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Ransomware attacks shaking up threat landscape -- again

Threat actors have employed new techniques and built more sophisticated business models for their ransomware campaigns, which has had devastating consequences.

Ransomware is changing the threat landscape yet again, though this time it isn't with malicious code.

A spike in ransomware attacks against municipal governments and healthcare organizations, coupled with advancements in the back-end operations of specific campaigns, have concerned security researchers and analysts alike. The trends are so alarming that Jeff Pollard, vice president and a principal analyst at Forrester Research, said he expects local, state and city governments will be forced to seek disaster relief funds from the federal government to recover from ransomware attacks.

"There's definitely been an uptick in overall attacks, but we're seeing municipality after municipality get hit with ransomware now," Pollard said. "When those vital government services are disrupted, then it's a disaster."

In fact, Forrester's report "Predictions 2020: Cybersecurity" anticipates that at least one local government will ask for disaster relief funding from their national government in order to recover from a ransomware attack that cripples municipal services, whether they're electrical utilities or public healthcare facilities.

Many U.S. state, local and city governments have already been disrupted by ransomware this year, including a massive attack on Atlanta in March that paralyzed much of the city's non-emergency services. A number of healthcare organizations have also shut down from ransomware attacks, including a network of hospitals in Alabama.

The increase in attacks on municipal governments and healthcare organizations has been accompanied by another trend this year, according to several security researchers: Threat actors are upping their ransomware games.

Today's infamous ransomware campaigns share some aspects with the notable cyberattacks of 20 years ago. For example, the ILoveYou worm used a simple VB script to spread through email systems and even overwrote random files on infected devices, which forced several enterprises and government agencies to shut down their email servers.

Ransomware attacks have been increasing, statistics show.
Ransomware attacks have been increasing, statistics show.

But today's ransomware threats aren't just using more sophisticated techniques to infect organizations -- they've also built thriving financial models that resemble the businesses of their cybersecurity counterparts. And they're going after targets that will deliver the biggest return on investment.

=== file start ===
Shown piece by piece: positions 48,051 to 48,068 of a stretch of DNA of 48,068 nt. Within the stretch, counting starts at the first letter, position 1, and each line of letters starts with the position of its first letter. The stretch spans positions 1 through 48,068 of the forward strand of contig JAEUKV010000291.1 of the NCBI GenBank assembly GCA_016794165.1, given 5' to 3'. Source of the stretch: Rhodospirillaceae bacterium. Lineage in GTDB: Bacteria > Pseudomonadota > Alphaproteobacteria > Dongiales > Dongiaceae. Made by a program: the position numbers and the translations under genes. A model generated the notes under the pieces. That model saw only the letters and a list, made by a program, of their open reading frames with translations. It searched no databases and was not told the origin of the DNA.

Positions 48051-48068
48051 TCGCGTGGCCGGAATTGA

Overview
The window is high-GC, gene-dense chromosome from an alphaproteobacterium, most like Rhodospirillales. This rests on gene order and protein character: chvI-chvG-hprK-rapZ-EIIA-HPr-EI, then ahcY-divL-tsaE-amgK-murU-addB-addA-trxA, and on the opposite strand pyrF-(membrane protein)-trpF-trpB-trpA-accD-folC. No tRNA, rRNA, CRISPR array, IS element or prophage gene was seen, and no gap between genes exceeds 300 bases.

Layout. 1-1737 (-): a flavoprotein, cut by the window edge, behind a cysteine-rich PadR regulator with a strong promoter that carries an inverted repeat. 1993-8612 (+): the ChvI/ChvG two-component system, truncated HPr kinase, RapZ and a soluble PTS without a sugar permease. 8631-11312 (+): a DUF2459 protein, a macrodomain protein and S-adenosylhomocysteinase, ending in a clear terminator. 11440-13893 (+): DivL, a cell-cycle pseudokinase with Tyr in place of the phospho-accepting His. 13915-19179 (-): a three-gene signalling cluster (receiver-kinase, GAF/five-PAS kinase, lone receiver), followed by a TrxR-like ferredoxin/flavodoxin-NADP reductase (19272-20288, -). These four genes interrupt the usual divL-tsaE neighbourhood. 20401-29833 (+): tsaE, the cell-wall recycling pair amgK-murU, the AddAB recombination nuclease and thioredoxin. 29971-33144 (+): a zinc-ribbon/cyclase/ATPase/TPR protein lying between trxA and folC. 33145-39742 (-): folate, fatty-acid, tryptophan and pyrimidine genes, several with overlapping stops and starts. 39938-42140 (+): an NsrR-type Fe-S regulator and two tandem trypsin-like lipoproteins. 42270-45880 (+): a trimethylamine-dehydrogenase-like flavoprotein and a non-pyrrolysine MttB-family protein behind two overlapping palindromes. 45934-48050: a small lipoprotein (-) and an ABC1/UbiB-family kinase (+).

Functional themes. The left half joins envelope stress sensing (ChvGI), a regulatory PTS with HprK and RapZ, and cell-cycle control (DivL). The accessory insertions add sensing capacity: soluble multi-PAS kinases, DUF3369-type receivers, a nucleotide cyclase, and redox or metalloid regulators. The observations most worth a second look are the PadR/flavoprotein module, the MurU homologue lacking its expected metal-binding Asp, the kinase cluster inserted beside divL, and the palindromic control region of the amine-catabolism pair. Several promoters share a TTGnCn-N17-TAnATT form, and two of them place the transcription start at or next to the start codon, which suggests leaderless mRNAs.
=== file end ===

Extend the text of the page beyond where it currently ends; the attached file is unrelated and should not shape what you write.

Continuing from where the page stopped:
New approaches

The McAfee Labs Threats Report for August showed a 118% increase in ransomware detections for the first quarter of this year, driven largely by the infamous Ryuk and GandCrab families. But more importantly, the vendor noted how many ransomware operations had embraced "innovative" attack techniques to target businesses; instead of using mass phishing campaigns (as Ryuk and GandCrab have), "an increasing number of attacks are gaining access to a company that has open and exposed remote access points, such as RDP [remote desktop protocol] and virtual network computing," the report stated.

The concept of ransomware is no longer the concept that we've historically known it as.
Raj SamaniChief scientist, McAfee

"The concept of ransomware is no longer the concept that we've historically known it as," Raj Samani, chief scientist at McAfee, told SearchSecurity.

Sophos Labs' 2020 Threat Report, which was published earlier this month, presented similar findings. The endpoint security vendor noted that since the SamSam ransomware attacks in 2018, more threat actors have "jumped on the RDP bandwagon" to gain access to corporate networks, not just endpoint devices. In addition, Sophos researchers found more attacks using remote monitoring and management software from vendors such as ConnectWise and Kaseya (ConnectWise's Automate software was recently used in a series of attacks).

John Shier, senior security advisor at Sophos, said certain ransomware operations are demonstrating more sophistication and moving away from relying on "spray and pray" phishing emails. "The majority of the ransomware landscape was just opportunistic attacks," he said.

That's no longer the case, he said. In addition to searching for devices with exposed RDP or weak passwords that can be discovered by brute-force attacks, threat actors are also using that access to routinely locate and destroy backups. "The thoroughness of the attacks in those cases are devastating, and therefore they can command higher ransoms and getting higher percentage of payments," Shier said.

Jeremiah Dewey, senior director of managed services and head of incident response at Rapid7, said his company began getting more calls about ransomware attacks with higher ransomware demands. "This year, especially earlier in the year, we saw ransomware authors determine that they could ask for more," he said.